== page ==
Odent and Tan also spoke about the history of the 1855 Grand Cru Classe classification. Where at the Exposition Universelle of 1855 in Paris, Emperor Napoleon III asked each wine region to establish a classification to select and be showcased at the exposition. Sixty-one chateaus were chosen and they were differentiated into five growths. The First Classified Growth includes chateaus Lafite, Latour, Margaux, Haut-Brion and Mouton Rothschild.

“At the start of a harvest, the quality of the grapes, and the weather will let one know, how long the wine can age. If the weather is too sunny, the grapes will be overripe; too rainy, the grapes will not mature enough. In order to have an exceptional vintage that has amazing ageing potential a perfect combination of terroir would be needed, which can be seen in the 1989 vintage and it is comparable with the 2009 vintage. If needed, tasting the wine every year would be done,” said Odent when asked how one would know how long a vintage of wine could age. RWG wine director Kevin Yee added that currently the most expensive vintage would be the 1990 vintage.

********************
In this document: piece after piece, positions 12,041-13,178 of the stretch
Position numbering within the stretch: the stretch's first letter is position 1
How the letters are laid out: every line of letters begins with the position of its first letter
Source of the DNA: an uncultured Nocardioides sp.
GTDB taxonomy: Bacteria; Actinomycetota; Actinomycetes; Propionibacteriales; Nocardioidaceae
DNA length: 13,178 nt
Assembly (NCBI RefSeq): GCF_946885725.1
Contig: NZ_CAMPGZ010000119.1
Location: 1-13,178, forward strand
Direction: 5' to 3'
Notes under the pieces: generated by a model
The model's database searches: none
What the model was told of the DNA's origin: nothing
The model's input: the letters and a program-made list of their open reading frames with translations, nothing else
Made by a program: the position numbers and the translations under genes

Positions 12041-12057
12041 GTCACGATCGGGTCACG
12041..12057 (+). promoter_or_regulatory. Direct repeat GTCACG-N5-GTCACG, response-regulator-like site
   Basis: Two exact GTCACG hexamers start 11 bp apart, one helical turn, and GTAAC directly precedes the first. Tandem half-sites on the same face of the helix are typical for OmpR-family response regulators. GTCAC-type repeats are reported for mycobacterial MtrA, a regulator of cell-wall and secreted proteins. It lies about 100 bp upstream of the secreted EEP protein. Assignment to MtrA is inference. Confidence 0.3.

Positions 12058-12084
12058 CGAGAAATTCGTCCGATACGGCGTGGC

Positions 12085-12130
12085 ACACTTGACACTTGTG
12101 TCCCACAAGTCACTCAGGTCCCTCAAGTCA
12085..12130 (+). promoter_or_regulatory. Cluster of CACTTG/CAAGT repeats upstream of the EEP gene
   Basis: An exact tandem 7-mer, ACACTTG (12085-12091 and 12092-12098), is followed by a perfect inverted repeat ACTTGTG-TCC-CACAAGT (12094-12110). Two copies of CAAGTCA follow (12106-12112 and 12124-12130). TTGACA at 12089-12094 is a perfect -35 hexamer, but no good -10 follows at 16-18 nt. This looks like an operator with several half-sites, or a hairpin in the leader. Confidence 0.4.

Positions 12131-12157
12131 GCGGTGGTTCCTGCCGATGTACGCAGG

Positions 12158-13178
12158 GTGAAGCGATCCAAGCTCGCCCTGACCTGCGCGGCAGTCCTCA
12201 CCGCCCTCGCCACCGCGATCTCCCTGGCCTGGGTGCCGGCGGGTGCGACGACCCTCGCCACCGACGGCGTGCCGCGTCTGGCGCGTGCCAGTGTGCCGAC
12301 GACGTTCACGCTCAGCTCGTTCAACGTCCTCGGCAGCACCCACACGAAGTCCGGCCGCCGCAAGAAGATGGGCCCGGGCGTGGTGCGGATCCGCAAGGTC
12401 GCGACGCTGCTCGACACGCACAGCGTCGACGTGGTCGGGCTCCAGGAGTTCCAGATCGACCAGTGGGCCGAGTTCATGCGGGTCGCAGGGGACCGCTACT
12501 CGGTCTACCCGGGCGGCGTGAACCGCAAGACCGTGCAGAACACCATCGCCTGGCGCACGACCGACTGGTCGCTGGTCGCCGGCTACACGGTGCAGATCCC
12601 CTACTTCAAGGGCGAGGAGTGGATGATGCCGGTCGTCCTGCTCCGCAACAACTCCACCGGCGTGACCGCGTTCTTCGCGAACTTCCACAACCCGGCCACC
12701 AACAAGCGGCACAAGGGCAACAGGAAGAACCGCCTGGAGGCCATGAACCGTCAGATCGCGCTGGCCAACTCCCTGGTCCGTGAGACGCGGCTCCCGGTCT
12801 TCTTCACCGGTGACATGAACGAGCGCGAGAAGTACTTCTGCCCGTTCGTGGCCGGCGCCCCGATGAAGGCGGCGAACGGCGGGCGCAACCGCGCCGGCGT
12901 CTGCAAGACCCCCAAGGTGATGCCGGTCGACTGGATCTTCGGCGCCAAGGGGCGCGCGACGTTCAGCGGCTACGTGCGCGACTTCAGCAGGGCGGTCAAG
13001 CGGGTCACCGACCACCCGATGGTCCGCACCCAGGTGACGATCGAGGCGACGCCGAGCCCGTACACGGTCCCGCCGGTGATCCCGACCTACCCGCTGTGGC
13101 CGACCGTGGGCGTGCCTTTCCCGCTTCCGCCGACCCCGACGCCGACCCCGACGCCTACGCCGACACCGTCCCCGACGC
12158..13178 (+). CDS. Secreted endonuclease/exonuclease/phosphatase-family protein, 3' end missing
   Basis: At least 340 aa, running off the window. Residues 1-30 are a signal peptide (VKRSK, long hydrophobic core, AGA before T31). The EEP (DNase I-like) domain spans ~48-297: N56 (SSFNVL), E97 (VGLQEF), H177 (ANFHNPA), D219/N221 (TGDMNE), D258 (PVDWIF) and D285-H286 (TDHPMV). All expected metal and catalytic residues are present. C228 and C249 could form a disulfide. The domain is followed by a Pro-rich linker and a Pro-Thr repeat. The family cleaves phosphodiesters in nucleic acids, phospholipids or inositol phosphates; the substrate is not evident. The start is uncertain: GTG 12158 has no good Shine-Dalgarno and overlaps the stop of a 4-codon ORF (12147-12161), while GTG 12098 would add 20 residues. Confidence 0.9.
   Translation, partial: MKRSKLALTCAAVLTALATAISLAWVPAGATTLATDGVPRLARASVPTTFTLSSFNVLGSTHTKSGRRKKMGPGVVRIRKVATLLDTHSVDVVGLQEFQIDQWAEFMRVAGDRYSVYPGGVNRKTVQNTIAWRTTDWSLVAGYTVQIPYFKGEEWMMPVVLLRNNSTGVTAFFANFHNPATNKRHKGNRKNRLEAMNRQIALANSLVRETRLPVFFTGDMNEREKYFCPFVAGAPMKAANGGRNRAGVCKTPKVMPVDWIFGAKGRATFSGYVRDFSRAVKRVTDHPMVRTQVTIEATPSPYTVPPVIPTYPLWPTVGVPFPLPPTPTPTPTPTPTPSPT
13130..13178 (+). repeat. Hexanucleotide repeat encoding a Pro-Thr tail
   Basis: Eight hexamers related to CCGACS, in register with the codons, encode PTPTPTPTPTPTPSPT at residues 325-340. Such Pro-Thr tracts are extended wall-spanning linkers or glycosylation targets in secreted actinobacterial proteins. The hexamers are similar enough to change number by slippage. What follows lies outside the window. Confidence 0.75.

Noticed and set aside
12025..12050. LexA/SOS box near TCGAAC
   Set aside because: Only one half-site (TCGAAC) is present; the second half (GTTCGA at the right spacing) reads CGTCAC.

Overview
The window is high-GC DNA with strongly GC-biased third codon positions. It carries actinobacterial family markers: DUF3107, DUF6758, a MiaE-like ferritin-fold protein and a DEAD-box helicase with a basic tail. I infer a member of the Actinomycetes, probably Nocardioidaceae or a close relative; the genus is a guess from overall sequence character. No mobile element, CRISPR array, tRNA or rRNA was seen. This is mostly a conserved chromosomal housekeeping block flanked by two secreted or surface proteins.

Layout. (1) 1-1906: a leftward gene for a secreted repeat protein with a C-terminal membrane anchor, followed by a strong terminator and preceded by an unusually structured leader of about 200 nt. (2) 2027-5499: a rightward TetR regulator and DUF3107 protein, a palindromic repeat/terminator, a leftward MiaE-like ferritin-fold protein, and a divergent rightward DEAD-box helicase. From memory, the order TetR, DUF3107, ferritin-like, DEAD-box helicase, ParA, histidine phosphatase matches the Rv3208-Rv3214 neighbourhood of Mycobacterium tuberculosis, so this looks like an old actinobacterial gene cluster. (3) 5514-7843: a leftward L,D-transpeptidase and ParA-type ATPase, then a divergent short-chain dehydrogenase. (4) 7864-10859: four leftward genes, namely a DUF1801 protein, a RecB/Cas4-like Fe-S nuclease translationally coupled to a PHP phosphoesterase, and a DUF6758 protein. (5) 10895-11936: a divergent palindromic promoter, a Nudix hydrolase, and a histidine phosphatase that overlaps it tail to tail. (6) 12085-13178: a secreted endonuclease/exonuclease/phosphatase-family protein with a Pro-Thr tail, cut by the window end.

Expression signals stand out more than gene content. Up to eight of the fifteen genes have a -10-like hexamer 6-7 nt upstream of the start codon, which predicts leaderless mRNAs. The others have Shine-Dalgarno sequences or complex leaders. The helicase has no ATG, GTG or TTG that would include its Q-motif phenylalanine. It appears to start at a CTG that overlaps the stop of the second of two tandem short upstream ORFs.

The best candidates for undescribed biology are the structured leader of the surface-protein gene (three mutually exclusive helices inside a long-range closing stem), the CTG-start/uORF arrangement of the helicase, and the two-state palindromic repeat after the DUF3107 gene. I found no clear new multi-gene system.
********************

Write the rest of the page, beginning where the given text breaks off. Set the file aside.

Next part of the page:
When asked how climate change has affected winemakers, Odent said that winemakers were finding ways to combat climate change, with replanting the vineyard; finding ways to solve the problem of vineyards getting colder, changing the vines and even engineers are helping with harvest dates, plot selection, and studying the cartography of the vineyard by using drones.


Pierre Peters Blanc de Blancs, Champagne

According to Tan, Pierre Peters is a family grown, produced, bottled Champagne, and one of the largest Champagne grower-producers. Pierre Peters’ cultivation methods have been adapted to obtain healthy grapes so the champagne produced expresses the richness and elegance of the great terroirs of the Cote des Blancs. The dinner, prepared by Chef Radzuan at The Olive, Genting Grand, started with magnum (a format of 1.5L) Pierre Peters Blanc de Blancs, a Grand Cru Brut (best growth) Champagne which is pale gold in colour with hints of green which are typical of the Chardonnay varietal. The mousse is fine with a ribbon of bubbles, on the nose it is flowery and fruity, and on the palate it tastes of lemon and pear and floral.